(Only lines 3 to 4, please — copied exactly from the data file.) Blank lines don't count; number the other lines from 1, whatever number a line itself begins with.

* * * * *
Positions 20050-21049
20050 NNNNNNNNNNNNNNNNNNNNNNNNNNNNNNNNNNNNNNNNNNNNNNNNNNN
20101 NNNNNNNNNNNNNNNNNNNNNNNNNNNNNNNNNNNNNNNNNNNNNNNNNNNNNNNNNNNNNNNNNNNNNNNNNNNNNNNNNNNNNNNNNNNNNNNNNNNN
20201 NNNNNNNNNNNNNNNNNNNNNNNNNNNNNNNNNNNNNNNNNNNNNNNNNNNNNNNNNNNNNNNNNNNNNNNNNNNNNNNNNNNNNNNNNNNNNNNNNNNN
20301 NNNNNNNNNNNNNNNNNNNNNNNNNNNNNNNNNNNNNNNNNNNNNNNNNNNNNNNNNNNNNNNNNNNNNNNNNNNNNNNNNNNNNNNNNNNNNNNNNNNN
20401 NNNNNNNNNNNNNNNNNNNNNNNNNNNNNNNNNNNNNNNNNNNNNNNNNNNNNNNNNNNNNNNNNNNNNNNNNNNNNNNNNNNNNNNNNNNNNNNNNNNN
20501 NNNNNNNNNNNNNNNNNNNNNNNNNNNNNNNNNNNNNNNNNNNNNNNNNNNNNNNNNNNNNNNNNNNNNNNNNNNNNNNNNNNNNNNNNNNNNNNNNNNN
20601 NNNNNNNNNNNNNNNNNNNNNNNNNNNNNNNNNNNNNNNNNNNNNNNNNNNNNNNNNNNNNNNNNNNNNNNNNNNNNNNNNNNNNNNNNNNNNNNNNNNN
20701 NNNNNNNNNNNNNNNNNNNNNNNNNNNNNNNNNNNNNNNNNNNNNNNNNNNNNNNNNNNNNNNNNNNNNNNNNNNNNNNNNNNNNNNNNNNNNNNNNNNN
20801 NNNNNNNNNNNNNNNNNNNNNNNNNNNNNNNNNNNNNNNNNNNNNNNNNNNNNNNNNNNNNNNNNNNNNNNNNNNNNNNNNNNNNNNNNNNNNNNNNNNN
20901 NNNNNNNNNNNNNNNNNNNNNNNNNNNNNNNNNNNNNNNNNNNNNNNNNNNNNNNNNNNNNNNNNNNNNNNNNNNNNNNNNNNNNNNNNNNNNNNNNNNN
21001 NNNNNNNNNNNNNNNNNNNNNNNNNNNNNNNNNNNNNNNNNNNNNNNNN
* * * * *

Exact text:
20101 NNNNNNNNNNNNNNNNNNNNNNNNNNNNNNNNNNNNNNNNNNNNNNNNNNNNNNNNNNNNNNNNNNNNNNNNNNNNNNNNNNNNNNNNNNNNNNNNNNNN
20201 NNNNNNNNNNNNNNNNNNNNNNNNNNNNNNNNNNNNNNNNNNNNNNNNNNNNNNNNNNNNNNNNNNNNNNNNNNNNNNNNNNNNNNNNNNNNNNNNNNNN